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A common misconception is that having cavities in baby teeth is no big deal. Those teeth will be replaced with permanent teeth, right? No! Untreated cavities can cause serious harm and negatively affect how a young child’s mouth develops. Cavities can cause pain and infections that can lead to problems with eating, speaking, playing, and learning. Children with poor oral health often miss more school and receive lower grades than children with good oral health.

The good news? Cavities can be prevented. Early childhood educators should promote the habit of regular toothbrushing. In Caring for Our Children Standard, “All children with teeth should brush or have their teeth brushed with a soft toothbrush of age-appropriate size at least once during the hours the child is in childcare.” Children under the age of three years should use only a rice grain size of fluoride toothpaste. Older children should use a pea-sized amount of fluoride toothpaste. Children should brush their teeth for two minutes. An ideal time to brush teeth is after eating. The classroom teacher should monitor the toothbrushing activity of each child or brush a younger child’s teeth. There is a strong likelihood that the teacher will encounter the child’s oral fluids; therefore, it is important that the teacher wear disposable gloves and follow good hand hygiene protocol. 

When the COVID-19 pandemic began, the Centers for Disease Control and Prevention (CDC) halted toothbrushing in the early childcare setting. The CDC recently updated the guidance on toothbrushing in the childcare setting. Toothbrushing may resume if childcare programs can implement strategies to reduce the possibility of transmitting the virus to others via salivary droplets during brushing.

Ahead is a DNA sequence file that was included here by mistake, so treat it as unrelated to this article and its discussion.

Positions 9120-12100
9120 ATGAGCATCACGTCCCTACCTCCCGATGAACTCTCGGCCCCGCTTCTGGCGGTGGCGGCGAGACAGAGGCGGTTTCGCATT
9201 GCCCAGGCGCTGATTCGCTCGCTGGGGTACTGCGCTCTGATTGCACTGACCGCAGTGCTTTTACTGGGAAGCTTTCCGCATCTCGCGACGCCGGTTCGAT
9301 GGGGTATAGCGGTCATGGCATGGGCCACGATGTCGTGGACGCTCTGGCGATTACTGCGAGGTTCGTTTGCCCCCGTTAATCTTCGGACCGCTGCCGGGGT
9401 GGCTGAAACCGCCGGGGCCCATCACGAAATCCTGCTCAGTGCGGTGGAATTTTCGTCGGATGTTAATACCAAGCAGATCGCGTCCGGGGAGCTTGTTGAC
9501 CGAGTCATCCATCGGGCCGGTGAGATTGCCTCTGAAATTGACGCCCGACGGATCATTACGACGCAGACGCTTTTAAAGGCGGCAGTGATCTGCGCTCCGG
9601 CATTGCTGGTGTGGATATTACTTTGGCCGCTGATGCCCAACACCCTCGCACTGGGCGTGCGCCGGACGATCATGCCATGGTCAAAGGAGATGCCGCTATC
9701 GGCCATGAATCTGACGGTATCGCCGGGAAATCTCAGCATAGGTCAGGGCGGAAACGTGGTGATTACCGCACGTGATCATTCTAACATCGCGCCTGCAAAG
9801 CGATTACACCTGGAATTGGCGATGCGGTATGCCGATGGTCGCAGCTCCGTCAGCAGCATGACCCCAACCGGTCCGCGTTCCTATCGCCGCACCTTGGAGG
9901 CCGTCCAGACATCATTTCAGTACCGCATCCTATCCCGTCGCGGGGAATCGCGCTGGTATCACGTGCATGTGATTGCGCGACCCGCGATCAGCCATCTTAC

It is important to help young children develop healthy oral care habits. These healthy habits will set the stage for a healthy mouth for a lifetime. Not only is frequent toothbrushing with a fluoride toothpaste important, but regular dental checkups also promote good oral care. Encourage parents to schedule a visit with a dental professional within six months of the eruption of the first tooth. Routine and regular checkups will aid with keeping a healthy mouth and protecting teeth. 

A healthy diet also promotes a healthy mouth. Serve children a diet that is high in fruits and vegetables and low in added sugars. It is very important to avoid serving sugary drinks to children. Encourage children to drink plenty of water during the day. Even babies can get tooth decay. Never allow an infant to have a bottle/sippy cup in the crib at naptime. The sugars in the formula, milk, or juice will slowly eat away at the tooth enamel. The teeth may then become pitted and discolored. Cavities may form as a result.